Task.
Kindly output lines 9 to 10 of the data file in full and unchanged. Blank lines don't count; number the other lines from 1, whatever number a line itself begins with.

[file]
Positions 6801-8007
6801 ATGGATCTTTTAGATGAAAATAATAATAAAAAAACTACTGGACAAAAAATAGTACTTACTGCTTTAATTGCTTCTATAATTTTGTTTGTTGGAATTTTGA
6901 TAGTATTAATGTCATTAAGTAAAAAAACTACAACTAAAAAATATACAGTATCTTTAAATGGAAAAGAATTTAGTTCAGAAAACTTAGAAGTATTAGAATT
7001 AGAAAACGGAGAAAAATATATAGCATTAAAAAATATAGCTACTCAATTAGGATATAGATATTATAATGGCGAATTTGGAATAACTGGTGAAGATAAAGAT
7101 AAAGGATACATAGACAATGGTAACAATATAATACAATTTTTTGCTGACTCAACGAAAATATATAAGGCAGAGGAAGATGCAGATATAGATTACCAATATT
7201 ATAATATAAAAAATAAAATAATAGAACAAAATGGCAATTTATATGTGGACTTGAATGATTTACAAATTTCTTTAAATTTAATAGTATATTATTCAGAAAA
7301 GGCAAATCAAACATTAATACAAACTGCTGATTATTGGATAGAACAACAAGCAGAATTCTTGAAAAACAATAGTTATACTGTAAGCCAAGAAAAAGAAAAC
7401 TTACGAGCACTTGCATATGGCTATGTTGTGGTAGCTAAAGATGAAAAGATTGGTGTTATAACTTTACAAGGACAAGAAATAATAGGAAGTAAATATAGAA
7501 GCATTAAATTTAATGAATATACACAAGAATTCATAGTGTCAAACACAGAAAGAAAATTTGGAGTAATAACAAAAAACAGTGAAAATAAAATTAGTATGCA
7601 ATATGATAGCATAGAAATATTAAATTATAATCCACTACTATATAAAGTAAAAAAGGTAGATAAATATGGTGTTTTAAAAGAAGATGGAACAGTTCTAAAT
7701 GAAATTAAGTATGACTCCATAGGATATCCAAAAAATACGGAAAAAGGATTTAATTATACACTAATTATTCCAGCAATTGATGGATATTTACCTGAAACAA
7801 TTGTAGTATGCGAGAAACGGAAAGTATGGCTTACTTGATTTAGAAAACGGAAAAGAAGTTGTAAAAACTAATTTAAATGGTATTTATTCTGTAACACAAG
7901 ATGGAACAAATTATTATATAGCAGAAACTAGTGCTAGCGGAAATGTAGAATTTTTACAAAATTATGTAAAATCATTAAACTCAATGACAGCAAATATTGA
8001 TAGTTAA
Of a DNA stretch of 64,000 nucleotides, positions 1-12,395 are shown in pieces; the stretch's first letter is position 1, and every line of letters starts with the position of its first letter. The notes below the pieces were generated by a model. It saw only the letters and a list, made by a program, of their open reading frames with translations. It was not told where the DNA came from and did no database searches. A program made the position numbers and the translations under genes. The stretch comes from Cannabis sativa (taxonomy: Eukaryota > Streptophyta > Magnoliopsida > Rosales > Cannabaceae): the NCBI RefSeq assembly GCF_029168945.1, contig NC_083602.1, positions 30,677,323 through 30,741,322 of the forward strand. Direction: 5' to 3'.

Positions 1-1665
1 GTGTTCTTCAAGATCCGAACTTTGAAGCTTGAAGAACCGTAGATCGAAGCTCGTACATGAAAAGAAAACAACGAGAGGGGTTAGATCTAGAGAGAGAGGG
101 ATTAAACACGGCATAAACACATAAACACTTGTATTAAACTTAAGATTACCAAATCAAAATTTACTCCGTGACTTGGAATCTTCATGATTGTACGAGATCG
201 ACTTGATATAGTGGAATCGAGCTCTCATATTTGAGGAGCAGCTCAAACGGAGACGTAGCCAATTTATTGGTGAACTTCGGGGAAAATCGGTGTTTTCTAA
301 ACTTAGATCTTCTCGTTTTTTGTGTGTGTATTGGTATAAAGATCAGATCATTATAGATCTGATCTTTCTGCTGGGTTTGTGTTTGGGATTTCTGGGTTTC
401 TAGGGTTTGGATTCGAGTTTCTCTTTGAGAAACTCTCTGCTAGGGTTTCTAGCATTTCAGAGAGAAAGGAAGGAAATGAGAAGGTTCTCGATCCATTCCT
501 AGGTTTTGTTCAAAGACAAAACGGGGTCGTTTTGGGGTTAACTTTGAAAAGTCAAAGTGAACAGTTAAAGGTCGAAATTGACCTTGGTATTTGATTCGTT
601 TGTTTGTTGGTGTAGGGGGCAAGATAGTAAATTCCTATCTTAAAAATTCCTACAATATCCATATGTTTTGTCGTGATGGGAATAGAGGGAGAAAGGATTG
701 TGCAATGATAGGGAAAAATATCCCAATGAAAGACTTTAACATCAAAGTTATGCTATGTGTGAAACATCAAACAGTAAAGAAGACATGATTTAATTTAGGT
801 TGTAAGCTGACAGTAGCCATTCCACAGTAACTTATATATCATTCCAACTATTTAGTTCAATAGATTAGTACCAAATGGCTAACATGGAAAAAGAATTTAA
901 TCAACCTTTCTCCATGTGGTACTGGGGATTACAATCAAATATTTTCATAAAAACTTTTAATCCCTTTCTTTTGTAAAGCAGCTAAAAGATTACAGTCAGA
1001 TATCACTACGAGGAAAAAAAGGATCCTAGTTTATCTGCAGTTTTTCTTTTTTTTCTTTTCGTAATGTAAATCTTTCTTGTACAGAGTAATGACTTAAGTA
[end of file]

7501 GCATTAAATTTAATGAATATACACAAGAATTCATAGTGTCAAACACAGAAAGAAAATTTGGAGTAATAACAAAAAACAGTGAAAATAAAATTAGTATGCA
7601 ATATGATAGCATAGAAATATTAAATTATAATCCACTACTATATAAAGTAAAAAAGGTAGATAAATATGGTGTTTTAAAAGAAGATGGAACAGTTCTAAAT